The Northwest Cider Association celebrates Washington Cider Week for 10 days every September. The event brings together cider producers throughout the Pacific Northwest with cider lovers. It’s an event to share knowledge, experience, and the Northwest cider culture.
Members include cideries in Oregon, Washington, Montana, Idaho, and British Columbia, as well as retail shops, restaurants, beverage distributors, equipment suppliers, and anyone involved with the cider industry. They offer classes, workshops, and cider-themed events, now as well throughout the year from spring through fall. Most of all, they celebrate the cider they love.
The Northwest Cider Association Presents the 11th Annual Washington Cider Week September 9-19th, 2021 With Smaller Celebrations This Year.
About apple cider
Fermented apple juice is called “hard cider” or simply cider. Other terminology such as organic and unfiltered can mean different things in different places. If you are in doubt, ask!
Cider has been enjoyed for thousands years. It’s mentioned in the histories of the Romans, Greeks, and Hebrews, among others. Many old apple varieties were tart and bitter, making them more suitable for cider than for fresh eating.
Early European pioneers along the Atlantic coast in America often planted easy-to-grow apple orchards on their homestead. Pressing apples and fermenting apple juice was an easy way to preserve a large harvest. Apple juice, also called “sweet cider” comes from freshly pressed apples.
By the late 1800s, cider began its decline as the most popular beverage in the nation. The Industrial Revolution lead to increased urbanization and populations moved from farms to cities. Fresh apple juice did not keep well. Farms and orchards were abandoned.
Immigrants from Germany and Ireland preferred beer, and moved to the Midwest, which was ideal for growing grains needed to brew beer. These and other factors led further to the decline of cider as the most popular American beverage.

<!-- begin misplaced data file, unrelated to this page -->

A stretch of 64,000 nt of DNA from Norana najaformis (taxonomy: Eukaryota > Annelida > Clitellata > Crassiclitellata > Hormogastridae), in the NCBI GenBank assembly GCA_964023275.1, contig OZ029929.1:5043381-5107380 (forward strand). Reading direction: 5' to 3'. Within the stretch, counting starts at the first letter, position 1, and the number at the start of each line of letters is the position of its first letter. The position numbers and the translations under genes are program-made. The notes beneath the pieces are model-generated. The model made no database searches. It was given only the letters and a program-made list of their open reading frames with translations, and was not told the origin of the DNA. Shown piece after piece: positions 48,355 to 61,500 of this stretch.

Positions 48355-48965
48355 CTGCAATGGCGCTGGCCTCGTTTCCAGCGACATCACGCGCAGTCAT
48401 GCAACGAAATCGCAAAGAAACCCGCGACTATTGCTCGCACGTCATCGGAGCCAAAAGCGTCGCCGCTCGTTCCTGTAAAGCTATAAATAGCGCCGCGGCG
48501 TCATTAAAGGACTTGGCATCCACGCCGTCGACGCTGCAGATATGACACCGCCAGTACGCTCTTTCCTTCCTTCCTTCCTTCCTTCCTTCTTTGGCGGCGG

Today, there is a resurgence in cider making. It is one of the fastest-growing segments of the liquor industry. Many wine and beer drinkers, chefs, and food enthusiasts enjoy exploring cider in all forms and flavors. Unlike beer, cider is suitable for a gluten-free diet.
The Washington State University cider research program was established at Mount Vernon, Washington in 1979. Initially, they planted six cider apple varieties. Today they have more than 65 varieties. Test orchards include apples originating from England, France, Germany, and the United States. They perform research to assist apple growers and cider makers in our state. They work to improve cultivation methods and evaluate cider characteristics from different types of apples.
Washington Cider Week 2021
Here are ways to celebrate:
- Join the NW Cider Club, a next level cider experience, shipping up to 10 different ciders to your door seasonally. Find out more at nwciderclub.com
- Visit cideries directly at their tasting room. Plan your own Washington Cider Week adventure, from Westscott Bay in the west or Liberty Ciderworks in the east, you can create an itinerary using the NW Cider Map: nwcider.com/map
- Please buy local wherever you shop!
- Visit a local cidery or taproom. Find a list of some of our favorite shops below (many more are on the map!).
Selected cideries and taprooms in Washington State
(Listed alphabetically by city.)
The Local 104, 18498 Ballinger Way NE, Lake Forest Park, WA 98155. Offers a Northwest-inspired menu centered around their wood-fired oven.
Spin Cider, 8323 SE Millihanna Rd, Olalla, WA 98359. Located on the Kitsap Peninsula between Tacoma and Port Orchard.
Locust Cider (Seattle, Tacoma, Woodinville) Hard cider and hard teas. Taprooms around Washington State and beyond.
Peaks and Pints (21+ only), 3816 N. 26th, Tacoma, WA 98407. Bottle shop, taproom, and eatery. For the fifth consecutive September, “Hoptoberfest” will featurebright, hop-hazy fresh-hop beers AND clean, hearty Oktoberfest-style lagers from Peaks’ Western red cedar tap log daily through Sept. 30.
Incline Cider, 2115 South C Street, Tacoma, WA 98402. Ciders on tap. 21+ only. Outside food welcome.
Nashi Orchards, 25407 Wax Orchard Road SW, Vashon, WA 98070. Grows Asian and European pears and heirloom apples to handcraft award-winning hard cider and perry.
Tieton Cider, 619 West J Street Yakima, WA 98902. The largest acreage of cider apples and Perry pears in the state of Washington.